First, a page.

Political Science Answer Writing Practice 2018 - Week 8 - Question 6
90 Days Political Science Answer Writing Practice Question 2 for 04-Jan-2019
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04-Jan-2019 - Question 2
What determinant factors play an important role in making India’s foreign policy?Illustrate with examples. (2016) - 150 words
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Those factors that influence and determine the foreign policy of a country are its determinants. Some of these factors are static or of unchanging nature whereas others are in a state of flux and their dynamics are continually adjusted to the changing circumstances.
The relations that nations establish among themselves are backed by their respective national interests and powers. In fact, such relations involve struggle for power among them. The net effect is that international relations constitute a power structure in which the more powerful nations—the super powers and the major powers—play a more vigorous and leading role than the relatively less powerful nations.
The power vacuum caused by the weakened power of the formerly powerful European states, because of their involvement in two World Wars compelled the U.S.A. to come out of its isolationism and assume a new global role in international relations.
The emergence of the U.S.A. and the U.S.S.R. as the two super powers with cold war in between them, made it imperative for the newly independent states like India, to adopt a policy of keeping away from the cold war and yet attempt to have friendly co-operation with both the super powers.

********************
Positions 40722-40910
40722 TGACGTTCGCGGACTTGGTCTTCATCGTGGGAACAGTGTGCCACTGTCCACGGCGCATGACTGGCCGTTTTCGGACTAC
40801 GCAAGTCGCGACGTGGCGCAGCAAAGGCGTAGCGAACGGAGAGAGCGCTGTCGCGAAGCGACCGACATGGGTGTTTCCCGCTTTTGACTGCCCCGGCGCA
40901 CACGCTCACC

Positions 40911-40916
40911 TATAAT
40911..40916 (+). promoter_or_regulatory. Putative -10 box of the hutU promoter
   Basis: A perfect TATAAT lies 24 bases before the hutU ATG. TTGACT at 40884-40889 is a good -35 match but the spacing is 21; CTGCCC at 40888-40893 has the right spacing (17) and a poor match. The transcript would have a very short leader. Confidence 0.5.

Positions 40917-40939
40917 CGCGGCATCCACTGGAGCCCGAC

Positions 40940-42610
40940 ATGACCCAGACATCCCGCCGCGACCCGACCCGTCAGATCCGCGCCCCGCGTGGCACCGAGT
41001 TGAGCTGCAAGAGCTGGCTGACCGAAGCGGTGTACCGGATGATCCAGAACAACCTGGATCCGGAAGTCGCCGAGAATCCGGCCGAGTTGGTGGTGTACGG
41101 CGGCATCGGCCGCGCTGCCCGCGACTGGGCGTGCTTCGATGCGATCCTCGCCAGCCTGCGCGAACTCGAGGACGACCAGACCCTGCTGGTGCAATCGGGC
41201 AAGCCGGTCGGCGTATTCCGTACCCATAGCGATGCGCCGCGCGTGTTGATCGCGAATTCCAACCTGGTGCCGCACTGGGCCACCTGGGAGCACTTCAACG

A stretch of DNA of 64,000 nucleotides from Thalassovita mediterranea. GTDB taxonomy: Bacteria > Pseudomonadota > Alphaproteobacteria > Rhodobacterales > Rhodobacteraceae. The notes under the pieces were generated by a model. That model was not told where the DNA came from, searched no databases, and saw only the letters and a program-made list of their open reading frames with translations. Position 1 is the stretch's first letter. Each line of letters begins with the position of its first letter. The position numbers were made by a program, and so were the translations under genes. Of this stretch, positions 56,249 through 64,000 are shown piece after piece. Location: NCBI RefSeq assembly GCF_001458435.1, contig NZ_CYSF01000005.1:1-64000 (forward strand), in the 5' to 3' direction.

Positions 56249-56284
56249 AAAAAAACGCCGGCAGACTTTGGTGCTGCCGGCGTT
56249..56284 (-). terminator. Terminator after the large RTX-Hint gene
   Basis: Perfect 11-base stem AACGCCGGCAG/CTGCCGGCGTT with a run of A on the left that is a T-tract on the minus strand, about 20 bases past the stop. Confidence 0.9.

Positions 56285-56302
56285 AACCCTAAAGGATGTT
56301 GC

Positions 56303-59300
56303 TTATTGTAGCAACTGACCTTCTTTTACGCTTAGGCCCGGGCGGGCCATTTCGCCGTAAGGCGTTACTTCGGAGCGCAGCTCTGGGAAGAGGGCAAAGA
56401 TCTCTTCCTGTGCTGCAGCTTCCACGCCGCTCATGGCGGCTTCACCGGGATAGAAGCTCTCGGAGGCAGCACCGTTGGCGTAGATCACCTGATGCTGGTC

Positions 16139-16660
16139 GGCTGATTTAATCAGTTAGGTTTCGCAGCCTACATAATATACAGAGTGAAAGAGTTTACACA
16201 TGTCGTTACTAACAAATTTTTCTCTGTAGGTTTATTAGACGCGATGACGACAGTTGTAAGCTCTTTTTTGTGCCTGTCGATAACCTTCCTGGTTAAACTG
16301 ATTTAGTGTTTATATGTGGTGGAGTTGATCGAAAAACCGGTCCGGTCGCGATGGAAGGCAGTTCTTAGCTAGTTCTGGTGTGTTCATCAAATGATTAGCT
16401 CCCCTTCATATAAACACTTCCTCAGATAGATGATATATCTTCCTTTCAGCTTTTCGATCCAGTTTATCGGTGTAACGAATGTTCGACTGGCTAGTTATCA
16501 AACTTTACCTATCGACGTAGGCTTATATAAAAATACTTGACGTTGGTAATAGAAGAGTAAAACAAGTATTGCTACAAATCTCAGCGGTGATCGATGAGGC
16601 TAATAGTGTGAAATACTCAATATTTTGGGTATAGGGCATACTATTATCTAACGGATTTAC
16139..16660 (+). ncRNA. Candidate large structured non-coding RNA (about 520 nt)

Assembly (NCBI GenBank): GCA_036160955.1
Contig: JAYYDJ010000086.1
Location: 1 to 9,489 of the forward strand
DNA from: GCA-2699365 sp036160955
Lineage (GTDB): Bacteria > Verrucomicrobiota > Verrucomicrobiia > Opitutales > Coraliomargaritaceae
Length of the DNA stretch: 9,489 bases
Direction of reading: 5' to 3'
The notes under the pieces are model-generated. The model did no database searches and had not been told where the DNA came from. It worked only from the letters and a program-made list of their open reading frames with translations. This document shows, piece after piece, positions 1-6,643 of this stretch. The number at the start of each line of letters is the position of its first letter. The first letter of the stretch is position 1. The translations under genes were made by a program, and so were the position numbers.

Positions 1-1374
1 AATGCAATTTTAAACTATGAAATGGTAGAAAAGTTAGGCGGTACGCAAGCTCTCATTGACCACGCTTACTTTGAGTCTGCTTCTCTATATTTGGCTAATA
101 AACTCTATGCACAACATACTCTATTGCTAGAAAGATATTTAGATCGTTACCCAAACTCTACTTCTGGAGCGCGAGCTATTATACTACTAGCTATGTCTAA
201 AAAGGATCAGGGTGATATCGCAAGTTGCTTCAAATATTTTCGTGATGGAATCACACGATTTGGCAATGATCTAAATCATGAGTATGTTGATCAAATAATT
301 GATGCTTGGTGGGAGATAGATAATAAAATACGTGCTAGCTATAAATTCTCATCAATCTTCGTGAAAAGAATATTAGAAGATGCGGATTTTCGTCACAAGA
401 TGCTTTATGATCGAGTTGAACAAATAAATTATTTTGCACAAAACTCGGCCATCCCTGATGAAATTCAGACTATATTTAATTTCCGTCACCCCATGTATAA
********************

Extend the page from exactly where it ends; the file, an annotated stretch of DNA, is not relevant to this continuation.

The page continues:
2. International Organizations
The role and importance of international institutions as instruments of states’ foreign policies, and the political, military, functional, economic and humanitarian roles played principally by the United Nations in international relations cannot be overestimated. These international organizations to varying degrees serve as modifiers of state behaviour and as independent actors in their own right. They have profound impact on the determination of the foreign policy of a state. No state can decide and conduct its policy arbitrarily to the detriment of other states. UN and other multilateral forums come to the rescue of the aggressed state. Usually sanctions are imposed which in some cases become very effective provided the international community imposes them sincerely.
3. Reaction of other states
Likewise the system of states is fast transforming into a society of states state where each and every individual states has regard for the rights of other states. Being sensible to the sensibilities of other states, no state can adopt a unilateral policy. It has to take into account, and accommodate, if possible, the interests of the other stake-holders as well. India and the US have to take stock of Pakistani interests in Afghanistan. They are also cognizant of the fact that no plan for Afghanistan can work until and unless Pakistan is taken aboard in this regard.
4. World Public Opinion
The state, while formulating its foreign policy has to take into account the world public opinion. World public opinion is more effective when it is supported by the domestic public opinion of the given state. Power is not about military hardware or nukes and ammunitions; its equally important component is a state’s prestige known as ‘soft power’ . It is well known that the US administration was made to effect changes in its Vietnam policy largely due to hostile world public opinion.